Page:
By Emma Ogilvie
There’s a lot of musing to be had of sardines grilling over a charcoal barbecue, signalling the start of summer on small wharves, streets and in backyards. Of little anchovies deep-fried with potato crisps, a perfect bar snack alongside a cool glass of white wine on a hot day. Of butterflied mackerel, breaded and perfectly accompanied by a strong dose of harissa, swiftly cleansing the oil from your palate. Of a good octopus salad enjoyed alfresco by the canal, tender yet chewy, soaked in olive oil yet sharp with vinegar and capers – bloody delicious. Of small, sweet blue-lipped mussels cooked à la marinière in white wine, cream and parsley, soaked up with fresh bread. Of the simple mullet, stuffed and oven roasted à la provençale with potatoes; a cheap yet special and nourishing Friday lunch at a friend’s grandmother’s table.
We are romantics (can you tell), especially when it comes to food. Each of those meals is a treasured experience not to be forgotten, a sensation or a ‘joie de vivre’ that we seek out daily and that we look to share with our guests. As you might guess, each of those moments took place in Europe during our time there. But what many may not realise is that we could, and should, be able to live off them here in Aotearoa as well. The fish and seafood I’ve mentioned, they exist right here in our waters in large numbers. So where the bloody hell are they, we had to ask ourselves. Who did we have to wine and dine to get our hands on this stuff. In a day and age where the culinary world is incredibly self-aware and hyper politicised, what are we meant to do when some of our most sustainable, not to mention delicious, proteins are seemingly being held captive? As operators and all round pleasure seekers, it’s incredibly frustrating to know that we could be celebrating and enjoying our country’s beautiful produce, but instead, we can’t even access a lot of it. We’re being held back.
First things first – there must be some reason for all of this. We’re missing a bunch of beautiful fish and seafood, as though they never existed here at all; it seems like a strange unreality, a bit of an outrage even. Tonnes of sardines and mackerel are caught in NZ and yet the only place you can buy them is in the bait freezer at the petrol station. Kind of like a similar experience we had with sourcing offal and secondary cuts; our suppliers didn’t have much to offer even though every animal is endowed, and nose-to-tail dining has even helped popularise it, but we managed to track down lamb sweetbreads at a warehouse in Onehunga, packaged and ready for export to France. In both cases, the dialogue surrounding the topic that we kept hearing was around taste and efficiency; apparently Kiwis just don’t like the stuff enough…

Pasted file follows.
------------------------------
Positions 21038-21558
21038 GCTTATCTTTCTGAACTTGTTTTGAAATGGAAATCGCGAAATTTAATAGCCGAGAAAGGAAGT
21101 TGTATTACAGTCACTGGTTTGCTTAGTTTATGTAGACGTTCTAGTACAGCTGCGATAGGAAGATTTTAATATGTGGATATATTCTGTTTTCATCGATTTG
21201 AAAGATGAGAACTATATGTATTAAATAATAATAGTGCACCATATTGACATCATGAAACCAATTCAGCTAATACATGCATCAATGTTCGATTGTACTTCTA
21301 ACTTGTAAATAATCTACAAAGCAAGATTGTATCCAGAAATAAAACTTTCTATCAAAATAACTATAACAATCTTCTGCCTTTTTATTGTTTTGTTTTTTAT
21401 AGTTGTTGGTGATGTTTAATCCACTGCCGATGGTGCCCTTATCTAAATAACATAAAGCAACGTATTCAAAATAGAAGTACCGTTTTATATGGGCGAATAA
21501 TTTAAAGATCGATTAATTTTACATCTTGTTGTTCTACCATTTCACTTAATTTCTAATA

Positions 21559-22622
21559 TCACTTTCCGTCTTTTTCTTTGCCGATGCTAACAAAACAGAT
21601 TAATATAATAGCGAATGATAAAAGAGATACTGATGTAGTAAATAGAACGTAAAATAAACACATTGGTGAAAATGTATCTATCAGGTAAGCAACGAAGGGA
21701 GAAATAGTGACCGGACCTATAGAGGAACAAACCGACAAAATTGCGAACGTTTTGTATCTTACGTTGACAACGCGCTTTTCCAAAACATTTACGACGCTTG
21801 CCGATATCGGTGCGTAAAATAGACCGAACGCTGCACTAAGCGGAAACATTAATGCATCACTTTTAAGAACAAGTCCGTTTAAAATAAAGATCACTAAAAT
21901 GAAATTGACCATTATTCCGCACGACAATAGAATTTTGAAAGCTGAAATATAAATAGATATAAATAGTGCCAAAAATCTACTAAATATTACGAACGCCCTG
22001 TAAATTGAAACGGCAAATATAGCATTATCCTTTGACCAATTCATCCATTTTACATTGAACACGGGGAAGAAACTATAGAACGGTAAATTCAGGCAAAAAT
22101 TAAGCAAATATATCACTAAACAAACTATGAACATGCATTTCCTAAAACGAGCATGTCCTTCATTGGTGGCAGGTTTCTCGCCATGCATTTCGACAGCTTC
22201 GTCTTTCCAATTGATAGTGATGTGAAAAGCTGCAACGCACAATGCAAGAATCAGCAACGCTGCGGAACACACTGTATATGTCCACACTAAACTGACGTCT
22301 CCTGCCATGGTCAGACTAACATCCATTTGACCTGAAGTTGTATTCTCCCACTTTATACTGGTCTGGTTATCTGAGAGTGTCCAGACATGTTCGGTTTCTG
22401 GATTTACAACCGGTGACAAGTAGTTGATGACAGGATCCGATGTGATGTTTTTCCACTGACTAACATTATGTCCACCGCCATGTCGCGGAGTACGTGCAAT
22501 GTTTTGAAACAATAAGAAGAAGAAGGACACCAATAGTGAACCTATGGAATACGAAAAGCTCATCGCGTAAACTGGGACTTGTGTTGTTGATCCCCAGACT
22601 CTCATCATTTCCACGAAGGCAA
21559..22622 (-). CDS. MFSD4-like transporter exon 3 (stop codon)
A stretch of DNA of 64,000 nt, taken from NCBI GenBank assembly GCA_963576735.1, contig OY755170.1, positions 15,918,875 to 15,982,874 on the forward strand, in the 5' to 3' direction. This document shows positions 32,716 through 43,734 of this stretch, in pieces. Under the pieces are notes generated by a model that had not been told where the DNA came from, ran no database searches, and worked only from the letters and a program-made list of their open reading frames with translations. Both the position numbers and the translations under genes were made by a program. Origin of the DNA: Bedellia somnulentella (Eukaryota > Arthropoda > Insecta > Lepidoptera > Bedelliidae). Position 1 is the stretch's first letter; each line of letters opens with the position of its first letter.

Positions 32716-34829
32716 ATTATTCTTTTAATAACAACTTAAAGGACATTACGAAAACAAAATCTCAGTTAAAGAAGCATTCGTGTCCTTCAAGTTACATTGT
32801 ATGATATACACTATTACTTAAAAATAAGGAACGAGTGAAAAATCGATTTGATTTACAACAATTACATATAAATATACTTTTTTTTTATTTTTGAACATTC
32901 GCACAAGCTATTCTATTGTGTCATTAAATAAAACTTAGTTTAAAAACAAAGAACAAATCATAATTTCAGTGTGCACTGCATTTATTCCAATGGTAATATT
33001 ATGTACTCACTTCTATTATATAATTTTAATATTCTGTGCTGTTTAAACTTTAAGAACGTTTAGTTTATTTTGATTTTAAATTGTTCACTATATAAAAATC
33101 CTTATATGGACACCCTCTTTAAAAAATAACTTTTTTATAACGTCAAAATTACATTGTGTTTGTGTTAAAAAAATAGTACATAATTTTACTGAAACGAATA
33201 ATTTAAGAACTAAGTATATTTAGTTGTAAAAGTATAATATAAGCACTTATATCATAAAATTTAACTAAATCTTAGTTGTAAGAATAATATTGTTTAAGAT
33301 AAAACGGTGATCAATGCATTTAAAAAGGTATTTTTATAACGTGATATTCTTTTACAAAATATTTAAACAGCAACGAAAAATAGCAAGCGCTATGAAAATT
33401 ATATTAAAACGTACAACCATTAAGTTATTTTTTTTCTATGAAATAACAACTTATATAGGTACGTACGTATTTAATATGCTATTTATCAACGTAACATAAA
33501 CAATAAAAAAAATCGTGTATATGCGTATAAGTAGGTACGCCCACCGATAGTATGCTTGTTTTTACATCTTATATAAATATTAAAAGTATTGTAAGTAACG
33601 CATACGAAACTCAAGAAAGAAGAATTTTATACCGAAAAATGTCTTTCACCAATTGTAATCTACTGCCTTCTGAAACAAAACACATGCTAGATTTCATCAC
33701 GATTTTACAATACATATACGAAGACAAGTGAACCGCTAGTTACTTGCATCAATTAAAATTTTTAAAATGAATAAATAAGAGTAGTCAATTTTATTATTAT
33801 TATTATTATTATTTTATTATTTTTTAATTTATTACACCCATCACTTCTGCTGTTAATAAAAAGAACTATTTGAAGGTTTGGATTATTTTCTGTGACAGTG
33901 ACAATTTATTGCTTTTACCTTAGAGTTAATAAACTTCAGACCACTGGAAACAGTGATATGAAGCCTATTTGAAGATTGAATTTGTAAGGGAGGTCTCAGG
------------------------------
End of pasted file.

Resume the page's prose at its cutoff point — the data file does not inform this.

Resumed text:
Sorry mate, we don’t buy into that. Even if at some point in time that was partially true, it definitely ain’t the case no more. Our experience from both our pop-up restaurants, dealing with guests and conversations with people from a variety of backgrounds begs to differ. Even our most popular, crowd-pleaser of a dish, the filet o’ market fish – essentially a McDonald’s filet o’ fish done right using sustainable, quality ingredients – has been embraced by everyone from the littlest of children, to the most Herne Bay of grandmothers; knowing that the market fish is often line-caught ling (by popular request). If they can accept an ugly ling, succulent and meaty in its crumb, then surely, we all can. The proof is in the pudding: Kiwis, especially the younger generations, are increasingly interested in conscious consumption, provenance, and exploring new cuisines and tastes.